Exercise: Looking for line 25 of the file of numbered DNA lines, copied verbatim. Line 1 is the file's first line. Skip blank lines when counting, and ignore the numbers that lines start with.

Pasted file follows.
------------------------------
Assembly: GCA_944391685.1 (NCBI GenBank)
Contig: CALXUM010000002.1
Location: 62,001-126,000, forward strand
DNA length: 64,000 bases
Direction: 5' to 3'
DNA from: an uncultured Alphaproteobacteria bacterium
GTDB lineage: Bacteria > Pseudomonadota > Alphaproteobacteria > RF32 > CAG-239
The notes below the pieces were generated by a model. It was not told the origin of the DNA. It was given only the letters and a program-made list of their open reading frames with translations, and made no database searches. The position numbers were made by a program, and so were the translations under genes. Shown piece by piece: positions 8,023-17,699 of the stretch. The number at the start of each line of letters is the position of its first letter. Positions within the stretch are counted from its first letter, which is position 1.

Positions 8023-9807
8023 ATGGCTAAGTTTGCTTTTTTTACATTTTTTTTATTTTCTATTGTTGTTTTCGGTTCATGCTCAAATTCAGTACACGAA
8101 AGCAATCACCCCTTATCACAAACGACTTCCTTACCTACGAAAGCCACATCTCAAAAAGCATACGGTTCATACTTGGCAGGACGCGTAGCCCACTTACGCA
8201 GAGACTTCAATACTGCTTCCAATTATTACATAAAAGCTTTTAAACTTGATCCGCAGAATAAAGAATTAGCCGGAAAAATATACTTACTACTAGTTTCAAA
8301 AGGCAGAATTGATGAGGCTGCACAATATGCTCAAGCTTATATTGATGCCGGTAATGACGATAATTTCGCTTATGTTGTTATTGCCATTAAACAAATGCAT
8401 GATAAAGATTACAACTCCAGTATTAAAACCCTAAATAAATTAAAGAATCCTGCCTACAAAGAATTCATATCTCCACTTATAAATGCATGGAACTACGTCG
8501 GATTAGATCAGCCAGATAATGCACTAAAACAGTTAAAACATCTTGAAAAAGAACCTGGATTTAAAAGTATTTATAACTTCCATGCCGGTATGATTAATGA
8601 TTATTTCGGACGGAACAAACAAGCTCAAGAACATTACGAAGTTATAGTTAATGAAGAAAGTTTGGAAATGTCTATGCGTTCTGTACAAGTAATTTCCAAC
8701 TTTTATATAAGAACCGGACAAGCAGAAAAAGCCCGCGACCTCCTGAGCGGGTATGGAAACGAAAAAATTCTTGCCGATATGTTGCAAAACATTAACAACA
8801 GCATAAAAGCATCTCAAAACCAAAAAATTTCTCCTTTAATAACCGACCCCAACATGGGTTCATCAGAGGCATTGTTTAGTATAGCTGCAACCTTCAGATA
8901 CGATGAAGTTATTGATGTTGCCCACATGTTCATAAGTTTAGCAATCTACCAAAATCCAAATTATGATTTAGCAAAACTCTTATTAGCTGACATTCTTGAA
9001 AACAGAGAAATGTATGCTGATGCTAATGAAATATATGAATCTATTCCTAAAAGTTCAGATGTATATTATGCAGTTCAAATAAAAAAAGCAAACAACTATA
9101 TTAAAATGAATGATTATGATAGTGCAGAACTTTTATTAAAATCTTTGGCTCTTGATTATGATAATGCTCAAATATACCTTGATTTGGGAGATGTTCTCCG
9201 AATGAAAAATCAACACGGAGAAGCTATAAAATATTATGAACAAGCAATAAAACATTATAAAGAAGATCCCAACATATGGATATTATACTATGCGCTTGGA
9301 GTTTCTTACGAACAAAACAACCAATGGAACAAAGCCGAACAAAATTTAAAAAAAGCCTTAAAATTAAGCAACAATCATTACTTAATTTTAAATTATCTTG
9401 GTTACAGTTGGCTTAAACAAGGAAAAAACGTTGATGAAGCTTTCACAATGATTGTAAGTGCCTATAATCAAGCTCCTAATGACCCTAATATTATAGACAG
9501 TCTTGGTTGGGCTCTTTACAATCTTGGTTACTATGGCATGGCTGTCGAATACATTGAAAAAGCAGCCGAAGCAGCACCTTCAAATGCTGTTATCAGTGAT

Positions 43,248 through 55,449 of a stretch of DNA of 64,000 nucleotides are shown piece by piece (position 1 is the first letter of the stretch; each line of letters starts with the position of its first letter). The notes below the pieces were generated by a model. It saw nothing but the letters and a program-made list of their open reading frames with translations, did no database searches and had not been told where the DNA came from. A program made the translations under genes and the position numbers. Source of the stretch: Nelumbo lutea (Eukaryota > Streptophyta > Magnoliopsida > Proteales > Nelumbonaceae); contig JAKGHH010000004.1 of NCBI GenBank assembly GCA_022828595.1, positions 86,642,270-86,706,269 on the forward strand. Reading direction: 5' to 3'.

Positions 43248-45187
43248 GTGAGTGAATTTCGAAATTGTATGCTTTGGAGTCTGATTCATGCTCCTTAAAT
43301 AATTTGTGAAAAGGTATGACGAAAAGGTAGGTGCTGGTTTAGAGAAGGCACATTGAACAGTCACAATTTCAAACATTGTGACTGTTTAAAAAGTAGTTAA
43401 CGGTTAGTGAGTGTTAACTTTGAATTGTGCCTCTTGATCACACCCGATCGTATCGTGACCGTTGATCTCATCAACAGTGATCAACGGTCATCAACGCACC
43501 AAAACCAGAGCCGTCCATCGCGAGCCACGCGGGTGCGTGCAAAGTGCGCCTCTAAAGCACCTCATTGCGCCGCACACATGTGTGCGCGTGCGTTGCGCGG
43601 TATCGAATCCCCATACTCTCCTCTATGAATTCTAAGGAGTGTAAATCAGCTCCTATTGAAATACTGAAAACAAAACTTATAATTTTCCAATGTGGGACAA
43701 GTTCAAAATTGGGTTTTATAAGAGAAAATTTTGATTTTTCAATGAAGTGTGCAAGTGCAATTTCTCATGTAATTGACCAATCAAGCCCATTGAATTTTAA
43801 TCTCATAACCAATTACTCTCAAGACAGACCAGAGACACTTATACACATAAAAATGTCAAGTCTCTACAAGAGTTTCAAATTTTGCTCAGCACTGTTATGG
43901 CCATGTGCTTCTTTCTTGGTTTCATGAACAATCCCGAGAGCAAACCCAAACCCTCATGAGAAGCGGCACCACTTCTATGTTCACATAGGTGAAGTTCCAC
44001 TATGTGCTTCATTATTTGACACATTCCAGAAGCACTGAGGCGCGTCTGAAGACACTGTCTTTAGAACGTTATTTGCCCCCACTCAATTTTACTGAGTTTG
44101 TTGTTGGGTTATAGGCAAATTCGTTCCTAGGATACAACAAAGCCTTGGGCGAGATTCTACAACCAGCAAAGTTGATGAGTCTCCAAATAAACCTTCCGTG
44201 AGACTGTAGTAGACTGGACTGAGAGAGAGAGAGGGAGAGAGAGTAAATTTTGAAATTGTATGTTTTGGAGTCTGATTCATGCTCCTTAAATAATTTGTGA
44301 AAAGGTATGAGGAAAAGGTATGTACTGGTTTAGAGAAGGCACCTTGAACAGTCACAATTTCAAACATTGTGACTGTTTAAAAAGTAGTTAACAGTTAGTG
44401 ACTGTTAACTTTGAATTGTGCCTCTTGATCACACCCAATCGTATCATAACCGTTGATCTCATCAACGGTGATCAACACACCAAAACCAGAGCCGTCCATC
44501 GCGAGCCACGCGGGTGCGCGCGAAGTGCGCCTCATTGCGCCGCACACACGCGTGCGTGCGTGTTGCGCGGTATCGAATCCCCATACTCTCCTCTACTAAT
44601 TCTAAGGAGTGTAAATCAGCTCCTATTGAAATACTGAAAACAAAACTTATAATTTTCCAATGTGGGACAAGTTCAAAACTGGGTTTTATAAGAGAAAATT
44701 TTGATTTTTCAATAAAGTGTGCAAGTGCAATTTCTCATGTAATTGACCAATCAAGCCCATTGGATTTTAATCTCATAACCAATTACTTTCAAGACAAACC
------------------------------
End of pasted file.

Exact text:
9501 TCTTGGTTGGGCTCTTTACAATCTTGGTTACTATGGCATGGCTGTCGAATACATTGAAAAAGCAGCCGAAGCAGCACCTTCAAATGCTGTTATCAGTGAT